Jamaica's economic dilemmas were heightened this week with Prime Minister Michael Manley's decision to sever the island's ties with the International Monetary Fund (IMF).
Monitor Latin America correspondent James Nelson Goodsell writes that the move ends the three-year IMF effort to help Jamaica out of its economic problems , which involve a staggering foreign deficit and an excess of expenses over income. The IMF offered standby credits in return for strict budgeting by the Manley government.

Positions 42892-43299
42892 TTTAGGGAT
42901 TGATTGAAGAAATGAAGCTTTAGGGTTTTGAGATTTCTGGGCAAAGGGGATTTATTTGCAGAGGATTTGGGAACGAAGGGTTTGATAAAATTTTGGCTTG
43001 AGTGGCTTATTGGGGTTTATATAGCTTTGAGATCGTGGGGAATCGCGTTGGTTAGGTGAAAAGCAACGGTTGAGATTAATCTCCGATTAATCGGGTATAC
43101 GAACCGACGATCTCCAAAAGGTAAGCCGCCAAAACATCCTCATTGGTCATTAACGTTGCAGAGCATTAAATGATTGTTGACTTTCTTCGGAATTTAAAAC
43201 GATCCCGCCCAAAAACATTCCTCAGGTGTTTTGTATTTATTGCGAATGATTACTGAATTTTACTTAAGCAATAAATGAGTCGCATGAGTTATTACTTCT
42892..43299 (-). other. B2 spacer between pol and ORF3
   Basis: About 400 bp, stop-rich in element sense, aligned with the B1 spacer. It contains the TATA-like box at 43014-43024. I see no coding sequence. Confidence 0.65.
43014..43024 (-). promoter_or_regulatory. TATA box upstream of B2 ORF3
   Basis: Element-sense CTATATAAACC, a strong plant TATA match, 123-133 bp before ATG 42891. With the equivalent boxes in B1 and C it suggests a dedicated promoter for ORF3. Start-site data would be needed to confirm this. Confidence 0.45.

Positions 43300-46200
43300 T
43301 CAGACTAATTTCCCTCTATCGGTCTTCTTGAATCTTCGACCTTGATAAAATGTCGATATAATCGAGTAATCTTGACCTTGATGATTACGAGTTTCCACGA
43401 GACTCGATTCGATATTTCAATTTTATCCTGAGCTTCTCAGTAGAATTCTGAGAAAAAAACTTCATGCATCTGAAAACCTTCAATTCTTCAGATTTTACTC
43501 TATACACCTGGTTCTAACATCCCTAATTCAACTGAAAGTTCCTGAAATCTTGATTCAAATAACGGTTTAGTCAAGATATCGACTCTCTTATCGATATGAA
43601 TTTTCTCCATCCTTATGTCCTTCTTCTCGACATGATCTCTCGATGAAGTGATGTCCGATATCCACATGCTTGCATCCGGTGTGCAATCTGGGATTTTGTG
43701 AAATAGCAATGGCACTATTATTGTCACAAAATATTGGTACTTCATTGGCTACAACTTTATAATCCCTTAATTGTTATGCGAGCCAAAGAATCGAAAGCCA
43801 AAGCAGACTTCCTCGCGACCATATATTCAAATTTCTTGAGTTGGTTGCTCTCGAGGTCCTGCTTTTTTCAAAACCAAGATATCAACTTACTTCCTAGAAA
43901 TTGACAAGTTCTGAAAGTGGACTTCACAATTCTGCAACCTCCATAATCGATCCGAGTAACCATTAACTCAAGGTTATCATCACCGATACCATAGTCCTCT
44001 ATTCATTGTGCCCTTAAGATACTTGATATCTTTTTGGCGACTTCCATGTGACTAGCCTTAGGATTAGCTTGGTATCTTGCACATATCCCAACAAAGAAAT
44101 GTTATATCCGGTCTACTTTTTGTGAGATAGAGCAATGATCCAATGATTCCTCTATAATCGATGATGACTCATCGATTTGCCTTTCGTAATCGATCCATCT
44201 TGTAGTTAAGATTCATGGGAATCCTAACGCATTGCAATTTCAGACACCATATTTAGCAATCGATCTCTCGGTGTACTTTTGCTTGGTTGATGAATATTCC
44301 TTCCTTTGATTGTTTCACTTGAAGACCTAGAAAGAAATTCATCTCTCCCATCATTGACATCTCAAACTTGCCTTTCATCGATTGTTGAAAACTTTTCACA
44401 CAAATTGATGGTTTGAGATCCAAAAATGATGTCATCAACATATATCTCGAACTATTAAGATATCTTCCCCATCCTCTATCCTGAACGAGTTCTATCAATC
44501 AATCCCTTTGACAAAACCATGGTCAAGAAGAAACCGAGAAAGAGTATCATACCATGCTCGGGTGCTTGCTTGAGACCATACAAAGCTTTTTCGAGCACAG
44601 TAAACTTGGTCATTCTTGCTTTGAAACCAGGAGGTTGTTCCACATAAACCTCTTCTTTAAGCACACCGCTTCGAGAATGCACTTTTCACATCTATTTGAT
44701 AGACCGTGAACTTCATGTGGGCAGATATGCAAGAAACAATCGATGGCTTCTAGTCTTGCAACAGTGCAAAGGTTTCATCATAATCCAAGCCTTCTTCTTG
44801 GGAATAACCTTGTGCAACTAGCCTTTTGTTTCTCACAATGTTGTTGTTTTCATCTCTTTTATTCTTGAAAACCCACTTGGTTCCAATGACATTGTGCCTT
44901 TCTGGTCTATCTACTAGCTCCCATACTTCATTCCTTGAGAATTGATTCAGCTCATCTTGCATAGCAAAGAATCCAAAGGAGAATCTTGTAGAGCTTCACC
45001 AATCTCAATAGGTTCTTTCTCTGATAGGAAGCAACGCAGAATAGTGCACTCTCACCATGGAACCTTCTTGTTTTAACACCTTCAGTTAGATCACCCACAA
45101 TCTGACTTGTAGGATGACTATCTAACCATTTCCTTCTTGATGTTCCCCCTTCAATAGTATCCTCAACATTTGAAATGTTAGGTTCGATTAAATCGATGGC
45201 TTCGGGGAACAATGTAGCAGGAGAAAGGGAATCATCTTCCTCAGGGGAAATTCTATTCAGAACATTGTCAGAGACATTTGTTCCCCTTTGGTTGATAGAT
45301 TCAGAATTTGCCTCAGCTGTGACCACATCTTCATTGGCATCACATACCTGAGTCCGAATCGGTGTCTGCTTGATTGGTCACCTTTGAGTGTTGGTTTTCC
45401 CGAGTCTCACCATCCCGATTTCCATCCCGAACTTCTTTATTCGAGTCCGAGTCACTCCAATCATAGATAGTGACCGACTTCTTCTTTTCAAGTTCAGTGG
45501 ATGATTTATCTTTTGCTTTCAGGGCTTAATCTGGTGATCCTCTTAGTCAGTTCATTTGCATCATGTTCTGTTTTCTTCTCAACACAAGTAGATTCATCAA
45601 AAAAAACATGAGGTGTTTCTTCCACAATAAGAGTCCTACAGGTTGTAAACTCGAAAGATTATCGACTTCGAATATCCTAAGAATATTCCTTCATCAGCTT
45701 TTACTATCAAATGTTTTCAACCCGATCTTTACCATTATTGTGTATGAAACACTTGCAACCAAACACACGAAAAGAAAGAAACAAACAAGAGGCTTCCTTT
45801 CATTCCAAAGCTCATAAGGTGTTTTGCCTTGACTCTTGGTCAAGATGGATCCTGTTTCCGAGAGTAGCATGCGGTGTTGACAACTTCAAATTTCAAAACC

The relationship between the IMF and the Manley government was an uneasy one, but it seemed to work for a time. Fresh talks between the international agency and the government were begun in December on an additional $175 million IMF credit package. It looked as if Mr. Manley was about to embark on a broad budget-cutting effort, involving civil-service layoffs, to secure the IMF help
But as budget restraints became more severe, government employees and members of Mr. Manley's People's National Party began demanding that the prime minister end the talks with the IMF. At first, Mr. Manley seemed to resist, partly on the advice of Finance Minister Eric Bell, but finally he gave in.